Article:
You’ve heard me say this a bunch: presentations will get you business. I know that presentations are scary to some people … well, to lots of people. I certainly had to spend time acting as if I was confident before I was actually confident doing them in front of people I didn’t know. Even now, I’ll get nervous in front of new audiences but I have tricks that can calm me down.
How I help myself is to keep some reminders on hand of things I’ve done or learned from others.
Can I share?
Tips for feeling less nervous the next time you give a presentation
- Try to practice you talk in front of live people. I had been working on a presentation and asked family members to have a listen. My audience that day was Russ and my daughter, Caitlin. Wow, was I ever glad I did that! I could feel how awkward some of the parts of it were as I was delivering it! When I was done, they both said the same thing: Cut it by a half. They were absolutely right. I could hear it myself; I was giving away way too much information. I was so glad I discovered that with them and not with my real audience.
- With the end of the presentation in mind, I’ll write out what I plan to say in the last five minutes and then practice it a bunch. This is the part of the presentation when I’ll be inviting audience members to become my clients. I want to have as much energy at the end of the talk as I did at the beginning. Because the end – when I’m asking for the sale – is generally the scariest part for me. If I don’t practice it full throttle, I’ll wiggle out of doing it at all. Have you experienced that yourself? It might be easy to be brave and engaged for the first forty-five minutes and then fade before you get to the big ask. If I’ve practiced it over and over, it’s easy. I don’t just practice it in my head, I practice it out loud. I find my confident voice and say every single word. This practice has been a lifesaver.
- Here’s a quote I’ve saved for years. It’s by the famous British actor, Michael Caine. He says, “Rehearsal is the work and performance is the relaxation.” And that’s what comes from practice!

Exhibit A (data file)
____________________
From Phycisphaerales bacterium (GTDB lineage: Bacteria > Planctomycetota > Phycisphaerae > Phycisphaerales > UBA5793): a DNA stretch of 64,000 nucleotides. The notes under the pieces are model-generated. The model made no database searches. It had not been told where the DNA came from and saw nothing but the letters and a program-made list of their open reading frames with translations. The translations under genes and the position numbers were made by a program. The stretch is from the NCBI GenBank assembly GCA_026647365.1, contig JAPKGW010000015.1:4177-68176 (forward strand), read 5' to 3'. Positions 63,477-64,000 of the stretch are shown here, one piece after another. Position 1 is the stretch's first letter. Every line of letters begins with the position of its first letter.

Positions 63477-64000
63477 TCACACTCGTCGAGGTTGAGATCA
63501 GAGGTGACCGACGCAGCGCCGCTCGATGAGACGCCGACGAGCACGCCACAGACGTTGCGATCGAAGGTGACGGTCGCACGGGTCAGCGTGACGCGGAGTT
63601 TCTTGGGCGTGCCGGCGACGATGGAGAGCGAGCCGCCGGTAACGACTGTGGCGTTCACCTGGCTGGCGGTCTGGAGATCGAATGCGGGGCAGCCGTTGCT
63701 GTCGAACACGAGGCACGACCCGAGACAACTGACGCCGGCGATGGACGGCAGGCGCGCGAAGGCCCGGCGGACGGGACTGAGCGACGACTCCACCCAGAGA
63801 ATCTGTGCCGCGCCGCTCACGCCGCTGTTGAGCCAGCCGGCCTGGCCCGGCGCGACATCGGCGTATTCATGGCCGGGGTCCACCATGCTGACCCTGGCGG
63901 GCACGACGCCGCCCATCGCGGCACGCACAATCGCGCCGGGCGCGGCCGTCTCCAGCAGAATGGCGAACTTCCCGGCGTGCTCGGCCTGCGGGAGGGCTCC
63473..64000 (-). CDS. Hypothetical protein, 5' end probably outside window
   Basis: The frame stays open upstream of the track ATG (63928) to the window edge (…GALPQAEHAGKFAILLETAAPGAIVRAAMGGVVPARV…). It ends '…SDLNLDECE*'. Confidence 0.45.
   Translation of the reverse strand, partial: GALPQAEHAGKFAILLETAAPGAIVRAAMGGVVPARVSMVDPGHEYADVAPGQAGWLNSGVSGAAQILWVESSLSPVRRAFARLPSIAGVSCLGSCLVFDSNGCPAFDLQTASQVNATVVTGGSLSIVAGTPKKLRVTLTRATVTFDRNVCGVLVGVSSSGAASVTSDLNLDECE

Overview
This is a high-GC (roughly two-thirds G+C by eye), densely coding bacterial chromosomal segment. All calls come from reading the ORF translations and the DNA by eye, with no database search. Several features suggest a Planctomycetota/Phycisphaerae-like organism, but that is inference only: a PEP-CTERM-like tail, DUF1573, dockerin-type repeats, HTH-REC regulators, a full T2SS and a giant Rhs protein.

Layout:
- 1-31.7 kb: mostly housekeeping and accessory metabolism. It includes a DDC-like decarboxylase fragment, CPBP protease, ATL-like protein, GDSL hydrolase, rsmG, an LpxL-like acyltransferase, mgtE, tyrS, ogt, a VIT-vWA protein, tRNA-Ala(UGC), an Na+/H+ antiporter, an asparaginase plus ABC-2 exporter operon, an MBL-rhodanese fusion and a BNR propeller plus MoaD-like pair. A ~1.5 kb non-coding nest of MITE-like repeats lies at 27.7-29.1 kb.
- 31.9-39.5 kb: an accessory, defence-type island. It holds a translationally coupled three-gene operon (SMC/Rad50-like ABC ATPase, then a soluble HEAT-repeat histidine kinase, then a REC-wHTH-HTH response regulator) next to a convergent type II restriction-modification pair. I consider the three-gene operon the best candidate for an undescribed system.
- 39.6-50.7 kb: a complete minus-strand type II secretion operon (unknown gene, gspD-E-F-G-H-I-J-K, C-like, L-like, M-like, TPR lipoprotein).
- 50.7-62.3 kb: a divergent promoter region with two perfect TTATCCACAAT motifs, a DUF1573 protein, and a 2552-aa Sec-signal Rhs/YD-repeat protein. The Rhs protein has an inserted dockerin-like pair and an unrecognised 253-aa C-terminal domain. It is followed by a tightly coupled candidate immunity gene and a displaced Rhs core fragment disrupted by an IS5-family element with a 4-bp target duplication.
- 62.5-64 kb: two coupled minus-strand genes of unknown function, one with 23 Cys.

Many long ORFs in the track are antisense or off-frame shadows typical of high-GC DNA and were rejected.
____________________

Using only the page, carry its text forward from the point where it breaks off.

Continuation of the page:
- Here’s a tip I got from a fellow speaker. She does a breathing exercise away from the audience minutes before she begins her talk. Here’s how it goes: Breathe in through your nose for five seconds, hold for five seconds, then exhale through your mouth for ten seconds. When I do this I repeat this 5-5-10 exercise, three to five times. This helps me relax, get out of my head, into my body, and be present for my audience. If my nervousness wins, I’ll be imagining all kinds of imagining worse-case scenarios. Not good!
- At our Monthly Marketing Bundle retreat last June, we were all in a workshop on creating videos. One of our MMB members, Karen, demonstrated what she does before facing a camera (which of course would work for facing an audience too). She does a happy dance, just swinging every limb every which way, looking totally zany all the while she’s doing it. We were just delighted and giggling watching her. I wish I had a video of her dance just to show you. All you have to do to create your own happy dance is to dance like no one’s watching, perhaps mimicking a three-year-old at an outdoor music festival. How did she appear in her video clip? Totally present, fun, and engaging. Aren’t those the qualities we want to show our audience?
- Another friend gave me an exercise that also involves body movement. Slip off your shoes, stand on one leg and shake the other one. Switch legs and repeat. When you put your foot back on the ground, it will feel lighter. It channels all your nervous energy into the floor so you’re not nervous in front of the group. Brilliant, right?
- I always bring handouts to my audience members. They aren’t just outlines, they are full tips about what I’m covering. I want them to know that if a storm came through and the lights went out and I had to cut it short, that they’d still have all the info I’d planned to share. I made a point of this after having an experience during a presentation that wasn’t great. Have you been in an audience watching the time, wondering how the presenter is going to get through all the information she said she would? And sure enough, she runs out of time and says something like, “I’m sorry we didn’t get time to cover the other points I wanted to share with you.” And aren’t we just sure that the best part is what she left out? Or maybe the part she left out was the whole reason we signed up for the event? I wish I could say I’ve only seen this happen once. I’ve seen it a lot. To protect my audience members from having that happen to them, I pay close attention to the timing of each section of my talk. I know what section I’ll have covered after 15 minutes; after 30 minutes; after 45 minutes. As a backup, I tell them from the beginning that I’m leaving them with an extensive handout that covers everything I’d planned to tell them. That way they can relax and just enjoy the talk knowing they aren’t going to miss out on a thing.
I hope your next presentation goes really really well and that you get new clients from it.
You probably have some great presentation tips too. Care to share?